Through quantitative easing, a central bank buys trillions of dollars’ worth of long-term securities, such as Treasury securities, corporate bonds, mortgage-backed securities, or even stocks. This increases its reserves and expands its balance sheet. These purchases are also reversible, meaning the central bank can swap out its assets if it chooses.

Helicopter money, on the other hand, involves fiscal stimulus: distributing money to the public. It has no impact on a central bank’s balance sheet. The practice of helicopter money is irreversible, which means it is permanent—and cannot be undone.

In effect, helicopter money is less a long-term economic solution than it is a “one-time” or short-term operation.

Pros of Helicopter Money

In a 2016 blog post written for the think-tank Brookings Institution, Bernanke admitted that his helicopter money reference gave him some bad PR. In fact, he said that their media relations officer, Dave Skidmore, had warned Bernanke against using the term, saying “It’s just not the sort of thing a central banker says.”

But Bernanke insisted, and the moniker stuck.

To this day, Bernanke continues to believe in the practice of helicopter money as a tool the Fed could use in response to a slowdown in the economy. His successor at the Federal Reserve, Janet Yellen, agreed, stating that helicopter money “is something that one might legitimately consider.”

Other central bankers support the concept, particularly in Europe, which suffered from debt crises that mired its economy throughout the 2000s, igniting deflationary pressures like low demand and weak lending, and made recovery exceedingly difficult.

Cons of Helicopter Money

The biggest drawback of helicopter money is the inflation it tends to ignite. And since inflation is notoriously difficult to manage, once the inflationary fires have been stoked, what’s to prevent them from growing out of control—and fostering hyperinflation? That’s what happened in countries like Argentina and Venezuela, when their central banks printed money and gave it to their governments, who in turn gave it to the people. Inflation surged.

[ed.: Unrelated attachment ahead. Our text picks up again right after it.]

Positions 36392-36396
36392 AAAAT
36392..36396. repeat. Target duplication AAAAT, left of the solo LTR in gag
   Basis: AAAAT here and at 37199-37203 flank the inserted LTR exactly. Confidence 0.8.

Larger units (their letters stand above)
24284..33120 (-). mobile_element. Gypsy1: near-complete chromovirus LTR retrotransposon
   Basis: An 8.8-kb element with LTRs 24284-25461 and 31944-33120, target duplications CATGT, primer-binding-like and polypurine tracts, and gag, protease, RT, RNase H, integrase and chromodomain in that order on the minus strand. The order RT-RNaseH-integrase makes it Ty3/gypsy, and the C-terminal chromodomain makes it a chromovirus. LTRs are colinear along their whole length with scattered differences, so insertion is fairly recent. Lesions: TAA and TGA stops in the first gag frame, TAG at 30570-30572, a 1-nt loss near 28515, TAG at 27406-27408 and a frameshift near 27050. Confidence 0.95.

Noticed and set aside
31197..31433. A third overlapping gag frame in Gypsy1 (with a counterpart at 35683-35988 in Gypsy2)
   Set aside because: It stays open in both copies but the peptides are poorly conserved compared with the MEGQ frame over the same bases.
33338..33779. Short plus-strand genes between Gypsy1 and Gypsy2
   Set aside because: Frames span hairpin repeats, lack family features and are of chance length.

Helicopter money also leads to weakened currencies, because as more and more money is printed, its value decreases significantly. It could also deter currency traders from making long-term investments if the practice is prolonged.

Clearly, helicopter money is not a practice a central bank should undertake lightly.

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Arsenal’s $55.9M Loss An Improvement Over Previous Fiscal Year

Arsenal took a heavy loss but saw reasons for optimism.
The post Arsenal’s $55.9M Loss An Improvement Over Previous Fiscal Year appeared first on Front…

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As a team in transition, Arsenal saw some losses in its last`fiscal year — but also saw signs of hope.

The Premier League team took an operating loss of $55.9 million in the fiscal year ending May 2022.

  • That figure was a significant improvement on last year’s $131.9 million loss.
  • The team saved around $39 million in wages compared to the previous year.
  • But broadcasting revenue dropped from $225 million to $178 million.

Arsenal benefitted from the lifting of pandemic restrictions, with matchday revenue rising by around $51.6 million to $453.7 million.

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Streak Snapped

The club failed to qualify for any European competitions in the 2020-21 season for the first time since 1994-95, which led to heavy spending on player contracts. 

“This investment recognises that the Club has not been where it wanted to be in terms of on-field competitiveness and that, as a minimum, qualification for UEFA competition needed to be regained, as a prerequisite to re-establishing a self-sufficient financial base,” the club wrote.

Arsenal credited owners Kroenke Sports & Entertainment for its willingness to invest in the team.

The move has borne fruit this season with Arsenal’s return to the Europa League, the second-tier competition to the UEFA Champions League. The team has already earned $8.4 million for its appearance there, with total potential earnings up to $22.1 million.

The post Arsenal’s $55.9M Loss An Improvement Over Previous Fiscal Year appeared first on Front Office Sports.